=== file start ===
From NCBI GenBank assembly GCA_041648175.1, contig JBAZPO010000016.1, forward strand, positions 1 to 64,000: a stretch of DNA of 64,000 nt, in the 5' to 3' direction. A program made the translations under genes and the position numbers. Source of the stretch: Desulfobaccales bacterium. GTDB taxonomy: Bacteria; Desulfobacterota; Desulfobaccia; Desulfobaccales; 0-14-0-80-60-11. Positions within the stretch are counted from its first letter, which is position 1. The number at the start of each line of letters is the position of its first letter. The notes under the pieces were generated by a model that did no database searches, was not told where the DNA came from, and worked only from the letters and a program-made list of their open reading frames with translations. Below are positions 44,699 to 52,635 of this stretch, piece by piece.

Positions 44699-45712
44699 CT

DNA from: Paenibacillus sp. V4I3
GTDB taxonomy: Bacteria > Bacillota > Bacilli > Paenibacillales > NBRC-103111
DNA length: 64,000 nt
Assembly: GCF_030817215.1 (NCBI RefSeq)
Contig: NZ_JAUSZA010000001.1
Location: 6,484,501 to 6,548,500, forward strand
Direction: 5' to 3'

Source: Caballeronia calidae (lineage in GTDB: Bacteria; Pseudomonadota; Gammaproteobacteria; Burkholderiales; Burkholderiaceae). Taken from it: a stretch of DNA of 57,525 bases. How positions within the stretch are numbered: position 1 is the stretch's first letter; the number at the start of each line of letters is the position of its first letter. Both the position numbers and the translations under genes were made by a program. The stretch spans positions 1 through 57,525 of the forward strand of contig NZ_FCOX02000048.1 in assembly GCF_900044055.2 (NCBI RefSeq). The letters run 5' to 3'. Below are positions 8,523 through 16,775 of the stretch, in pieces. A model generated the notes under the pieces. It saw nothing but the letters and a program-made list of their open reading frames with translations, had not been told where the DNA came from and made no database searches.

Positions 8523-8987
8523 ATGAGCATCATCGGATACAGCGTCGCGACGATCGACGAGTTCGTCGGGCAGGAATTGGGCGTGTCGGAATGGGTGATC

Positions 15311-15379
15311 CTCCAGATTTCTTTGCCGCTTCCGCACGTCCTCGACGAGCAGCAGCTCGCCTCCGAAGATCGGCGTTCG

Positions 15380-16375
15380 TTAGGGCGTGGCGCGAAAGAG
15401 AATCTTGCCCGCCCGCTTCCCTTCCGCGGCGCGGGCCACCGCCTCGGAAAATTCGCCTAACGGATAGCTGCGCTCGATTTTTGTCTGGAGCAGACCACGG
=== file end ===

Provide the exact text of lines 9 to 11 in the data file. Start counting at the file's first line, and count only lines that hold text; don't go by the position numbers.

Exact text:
Location: 6,484,501 to 6,548,500, forward strand
Direction: 5' to 3'

Source: Caballeronia calidae (lineage in GTDB: Bacteria; Pseudomonadota; Gammaproteobacteria; Burkholderiales; Burkholderiaceae). Taken from it: a stretch of DNA of 57,525 bases. How positions within the stretch are numbered: position 1 is the stretch's first letter; the number at the start of each line of letters is the position of its first letter. Both the position numbers and the translations under genes were made by a program. The stretch spans positions 1 through 57,525 of the forward strand of contig NZ_FCOX02000048.1 in assembly GCF_900044055.2 (NCBI RefSeq). The letters run 5' to 3'. Below are positions 8,523 through 16,775 of the stretch, in pieces. A model generated the notes under the pieces. It saw nothing but the letters and a program-made list of their open reading frames with translations, had not been told where the DNA came from and made no database searches.